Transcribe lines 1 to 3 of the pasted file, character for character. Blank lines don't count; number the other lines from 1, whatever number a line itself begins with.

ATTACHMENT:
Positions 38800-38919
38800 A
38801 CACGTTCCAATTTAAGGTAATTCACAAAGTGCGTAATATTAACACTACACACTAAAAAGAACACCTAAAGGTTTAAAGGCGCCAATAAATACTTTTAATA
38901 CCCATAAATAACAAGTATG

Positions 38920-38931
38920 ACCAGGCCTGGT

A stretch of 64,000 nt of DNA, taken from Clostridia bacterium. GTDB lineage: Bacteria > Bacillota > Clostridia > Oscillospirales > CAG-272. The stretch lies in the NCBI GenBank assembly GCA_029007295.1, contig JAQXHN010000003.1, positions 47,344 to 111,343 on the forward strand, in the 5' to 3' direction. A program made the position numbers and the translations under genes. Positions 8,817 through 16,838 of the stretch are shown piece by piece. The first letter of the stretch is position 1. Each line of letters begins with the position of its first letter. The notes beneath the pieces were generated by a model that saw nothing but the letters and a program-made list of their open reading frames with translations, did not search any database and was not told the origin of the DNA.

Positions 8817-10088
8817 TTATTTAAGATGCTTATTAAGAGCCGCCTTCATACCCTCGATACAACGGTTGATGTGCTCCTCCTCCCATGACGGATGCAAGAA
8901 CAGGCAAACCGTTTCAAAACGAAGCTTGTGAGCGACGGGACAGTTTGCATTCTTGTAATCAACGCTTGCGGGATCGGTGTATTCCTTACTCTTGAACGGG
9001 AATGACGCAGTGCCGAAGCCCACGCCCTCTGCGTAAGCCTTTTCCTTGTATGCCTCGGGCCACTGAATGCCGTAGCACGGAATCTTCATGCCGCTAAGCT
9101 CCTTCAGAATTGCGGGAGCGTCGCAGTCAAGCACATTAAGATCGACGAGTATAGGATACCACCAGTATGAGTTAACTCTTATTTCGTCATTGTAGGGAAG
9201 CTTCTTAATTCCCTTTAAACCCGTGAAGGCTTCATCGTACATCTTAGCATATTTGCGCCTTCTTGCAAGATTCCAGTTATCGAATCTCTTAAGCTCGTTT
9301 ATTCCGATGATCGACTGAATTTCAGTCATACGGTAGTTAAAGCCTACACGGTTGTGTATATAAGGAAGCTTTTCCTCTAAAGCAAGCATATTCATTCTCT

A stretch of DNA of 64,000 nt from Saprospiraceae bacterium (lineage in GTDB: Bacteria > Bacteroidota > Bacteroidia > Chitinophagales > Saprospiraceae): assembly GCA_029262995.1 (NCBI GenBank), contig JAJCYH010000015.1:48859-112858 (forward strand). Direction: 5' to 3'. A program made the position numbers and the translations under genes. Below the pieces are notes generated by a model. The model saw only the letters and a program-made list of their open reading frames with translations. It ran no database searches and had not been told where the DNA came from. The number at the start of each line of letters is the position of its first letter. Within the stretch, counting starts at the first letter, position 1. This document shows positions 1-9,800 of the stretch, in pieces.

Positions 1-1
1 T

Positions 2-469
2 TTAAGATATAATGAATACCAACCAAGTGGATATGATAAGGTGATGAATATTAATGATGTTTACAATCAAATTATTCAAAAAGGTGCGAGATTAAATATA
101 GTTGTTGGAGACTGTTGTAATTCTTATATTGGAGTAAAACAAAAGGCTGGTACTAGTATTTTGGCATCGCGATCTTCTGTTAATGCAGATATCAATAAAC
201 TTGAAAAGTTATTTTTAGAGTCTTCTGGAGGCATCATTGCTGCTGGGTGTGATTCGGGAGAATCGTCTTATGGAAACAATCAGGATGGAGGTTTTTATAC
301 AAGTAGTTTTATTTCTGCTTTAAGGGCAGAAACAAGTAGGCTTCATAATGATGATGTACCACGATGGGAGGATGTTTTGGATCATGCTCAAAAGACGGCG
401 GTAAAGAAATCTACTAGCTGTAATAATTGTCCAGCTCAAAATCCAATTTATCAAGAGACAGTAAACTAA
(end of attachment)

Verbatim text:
Positions 38800-38919
38800 A
38801 CACGTTCCAATTTAAGGTAATTCACAAAGTGCGTAATATTAACACTACACACTAAAAAGAACACCTAAAGGTTTAAAGGCGCCAATAAATACTTTTAATA